By Edith Morgan
It’s inevitable: every year at this time, it comes upon us, gradually, sometimes almost unnoticed.
But all the signs are there: Already, it’s darker when I wake up, and for the last two nights, I’ve pulled the blankets higher over myself. Driving home from Lincoln Plaza, if I tarry a bit longer, I no longer have to fight the blinding glare of the setting sun.
The calendar says September, but fall is not really due to arrive until after the 21st. The maple tree in front of my house is still green, and there are only a few leaves on the ground, dried up from the lack of rain. But I know it is all coming, soon! I have started to wear long sleeves, and the temperature is perfect for sitting outside, reading, listening to music or just enjoying the passing ”parade” of traffic.
But the most obvious sign is the steady parade of school buses and of children walking with backpacks, adding to the morning and evening “rush.” The neighborhood has suddenly grown quieter, as studying and earlier bedtimes replace the summer games and activities.
Though the calendar says that fall does not officially begin until closer to the end of the month, so many signs come well before that date: not just the start of school and college, but the planning for next year’s garden, checking the heating system, pruning the bushes once more before winter and fully enjoying all the special activities that are particular to this season. We are surrounded by small towns that have great fairs at this time: some are very old and historical, like the Hardwick Fair; some still feature the doings of 4H and offer close contact with what so may of us in the city no longer get to see: real live farm animals, raised lovingly by the latest generation of farmers. (The animals have not changed much, but the technology has!) Time to visit our favorite nature haunts and all our great Worcester Parks!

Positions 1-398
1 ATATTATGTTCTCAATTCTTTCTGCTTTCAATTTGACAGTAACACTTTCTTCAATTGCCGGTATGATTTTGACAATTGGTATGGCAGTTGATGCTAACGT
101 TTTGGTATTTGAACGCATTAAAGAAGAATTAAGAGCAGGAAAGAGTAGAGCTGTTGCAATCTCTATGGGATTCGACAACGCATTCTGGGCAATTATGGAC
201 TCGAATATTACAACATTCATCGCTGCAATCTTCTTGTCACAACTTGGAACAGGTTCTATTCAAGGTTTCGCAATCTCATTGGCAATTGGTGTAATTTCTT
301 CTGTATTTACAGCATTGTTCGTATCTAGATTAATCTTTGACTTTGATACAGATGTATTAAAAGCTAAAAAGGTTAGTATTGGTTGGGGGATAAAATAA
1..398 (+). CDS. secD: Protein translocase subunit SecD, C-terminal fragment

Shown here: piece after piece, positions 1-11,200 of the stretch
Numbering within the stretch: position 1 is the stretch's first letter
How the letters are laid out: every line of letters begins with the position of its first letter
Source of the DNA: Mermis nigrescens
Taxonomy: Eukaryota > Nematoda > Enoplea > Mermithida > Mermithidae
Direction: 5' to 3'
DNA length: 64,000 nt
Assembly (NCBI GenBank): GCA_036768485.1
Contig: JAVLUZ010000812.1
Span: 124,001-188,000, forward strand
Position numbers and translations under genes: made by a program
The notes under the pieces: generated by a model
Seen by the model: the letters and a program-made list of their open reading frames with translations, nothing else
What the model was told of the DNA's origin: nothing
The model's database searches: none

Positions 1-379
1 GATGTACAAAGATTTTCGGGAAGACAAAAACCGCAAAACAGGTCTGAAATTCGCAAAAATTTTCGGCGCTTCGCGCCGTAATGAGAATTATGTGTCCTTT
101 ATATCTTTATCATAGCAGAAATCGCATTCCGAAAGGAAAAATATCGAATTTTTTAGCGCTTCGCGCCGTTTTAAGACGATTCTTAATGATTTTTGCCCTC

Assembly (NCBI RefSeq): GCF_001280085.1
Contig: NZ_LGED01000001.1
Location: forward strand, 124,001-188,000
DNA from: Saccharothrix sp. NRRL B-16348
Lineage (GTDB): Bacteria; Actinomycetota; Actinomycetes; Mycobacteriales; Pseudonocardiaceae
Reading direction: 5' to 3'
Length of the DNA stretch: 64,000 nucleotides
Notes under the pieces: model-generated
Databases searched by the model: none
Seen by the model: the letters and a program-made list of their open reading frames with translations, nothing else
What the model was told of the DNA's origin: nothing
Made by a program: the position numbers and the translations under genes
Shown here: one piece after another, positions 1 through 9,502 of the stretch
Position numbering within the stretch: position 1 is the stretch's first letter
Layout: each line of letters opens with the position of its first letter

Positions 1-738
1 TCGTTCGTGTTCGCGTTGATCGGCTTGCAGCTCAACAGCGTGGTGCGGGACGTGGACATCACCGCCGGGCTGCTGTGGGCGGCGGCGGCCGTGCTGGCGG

I am not so dedicated a gardener that I want to put in a last, fast-growing crop of radishes or lettuce; but I do want to dig up some herbs to grow inside for the winter. Somehow, freshly cut herbs have so much more “bang” to them! I‘m getting my fill of tomatoes now, as my friends and children bring us all kinds and sizes, still warm from the sun. I have always felt bad for those who smoke a lot, as their taste buds are so damaged (at least temporarily) that they miss out on the wonderful and varied flavors of the fresh produce available everywhere now.
And, not to bring up unpleasant subjects, this is the time to trim out the great accumulations of unneeded “stuff” that has accumulated over the summer and to make room for winter clothes … bringing plants indoors and carrying out some of my favorite plant experiments, with seeds that have ripened over the summer.
And this year, I won’t make the mistake of planting a lot of bulbs in the fall, as the squirrels and other visitors from the park managed to dig them all up last autumn and eat them all up!
And don’t forget!